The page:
At the Butterfly Garden
We have just come through the double
entry doors when a scalloped lacewing
settles on my son’s shoulder and pauses,
his wings opening and closing like hello.
My son laughs, offers his thumb as a stoop,
but the lacewing lifts into the bougainvillea,
circles among pink blossoms, and is lost
in the ordinariness of this extraordinary enclosure.
I have come for the long weekend to the Florida home
my son shares with the woman he loves, their affection
made strong by distance and years and now
the constancy of every day. After a breakfast
of eggs and red oranges, we idle here among
teal and yellow finches, palm-sized hummingbirds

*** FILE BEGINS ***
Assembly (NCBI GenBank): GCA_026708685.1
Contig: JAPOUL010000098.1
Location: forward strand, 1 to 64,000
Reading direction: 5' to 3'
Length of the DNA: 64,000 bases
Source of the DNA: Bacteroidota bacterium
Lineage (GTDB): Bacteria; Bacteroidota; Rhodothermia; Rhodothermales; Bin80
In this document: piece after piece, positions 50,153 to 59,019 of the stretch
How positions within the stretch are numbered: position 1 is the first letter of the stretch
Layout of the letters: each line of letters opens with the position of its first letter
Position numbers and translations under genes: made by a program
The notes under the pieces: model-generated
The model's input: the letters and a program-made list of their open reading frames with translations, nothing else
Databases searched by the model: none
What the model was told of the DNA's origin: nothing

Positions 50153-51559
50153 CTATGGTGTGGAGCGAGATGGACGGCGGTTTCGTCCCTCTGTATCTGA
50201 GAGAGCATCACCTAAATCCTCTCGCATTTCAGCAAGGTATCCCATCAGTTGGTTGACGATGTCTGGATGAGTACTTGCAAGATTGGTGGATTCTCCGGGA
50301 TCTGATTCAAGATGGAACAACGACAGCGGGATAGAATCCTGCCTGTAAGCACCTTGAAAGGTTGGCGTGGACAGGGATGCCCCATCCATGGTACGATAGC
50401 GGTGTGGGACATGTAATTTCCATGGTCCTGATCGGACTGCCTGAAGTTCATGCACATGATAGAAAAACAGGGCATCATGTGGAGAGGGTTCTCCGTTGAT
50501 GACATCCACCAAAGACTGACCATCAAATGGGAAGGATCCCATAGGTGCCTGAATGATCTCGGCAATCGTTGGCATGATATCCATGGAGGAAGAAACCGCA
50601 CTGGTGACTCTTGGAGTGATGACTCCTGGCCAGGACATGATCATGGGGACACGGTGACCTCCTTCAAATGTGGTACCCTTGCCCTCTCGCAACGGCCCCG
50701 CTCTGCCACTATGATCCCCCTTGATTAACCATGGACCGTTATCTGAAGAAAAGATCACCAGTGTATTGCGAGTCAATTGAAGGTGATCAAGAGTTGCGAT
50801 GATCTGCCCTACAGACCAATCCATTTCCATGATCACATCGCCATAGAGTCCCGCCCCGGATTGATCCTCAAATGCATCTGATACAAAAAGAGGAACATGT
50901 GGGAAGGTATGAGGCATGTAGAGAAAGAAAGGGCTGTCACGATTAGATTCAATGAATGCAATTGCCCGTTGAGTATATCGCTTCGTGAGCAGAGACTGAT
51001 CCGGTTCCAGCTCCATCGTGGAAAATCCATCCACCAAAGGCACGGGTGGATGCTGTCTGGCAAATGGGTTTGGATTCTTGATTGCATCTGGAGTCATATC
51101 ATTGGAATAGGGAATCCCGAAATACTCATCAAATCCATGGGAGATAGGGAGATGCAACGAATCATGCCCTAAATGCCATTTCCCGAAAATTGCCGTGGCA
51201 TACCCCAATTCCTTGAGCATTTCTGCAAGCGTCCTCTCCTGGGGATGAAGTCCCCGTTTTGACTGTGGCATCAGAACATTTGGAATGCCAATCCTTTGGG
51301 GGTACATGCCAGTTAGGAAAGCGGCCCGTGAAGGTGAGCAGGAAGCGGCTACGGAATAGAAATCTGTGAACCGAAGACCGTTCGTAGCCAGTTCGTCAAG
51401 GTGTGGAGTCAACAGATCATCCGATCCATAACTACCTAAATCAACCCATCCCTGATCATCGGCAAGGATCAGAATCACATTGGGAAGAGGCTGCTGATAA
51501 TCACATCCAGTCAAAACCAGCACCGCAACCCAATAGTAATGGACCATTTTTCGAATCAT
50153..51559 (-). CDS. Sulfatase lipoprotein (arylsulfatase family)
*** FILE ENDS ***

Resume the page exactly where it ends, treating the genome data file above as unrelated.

with beaks the size of fingers, lorikeets
that land on our arms and feed from our hands.
Tigers, blue morphos, zebras, daggerwings,
and swallowtails crisscross in soft threads.
We witness the emergence of a red piano key
from his crusty pupa, damp wings unfolding.
There is no hurry here in the gardens. Other families
visiting this tropical world weave easily along paths,
as amazed as we are by small miracles
of transformation. When I slow to study
the passion flowers, my son walks ahead,
his arm at her waist, sometimes brushing
a cheek, a misplaced hair, sometimes glancing
back to where I follow at a distance.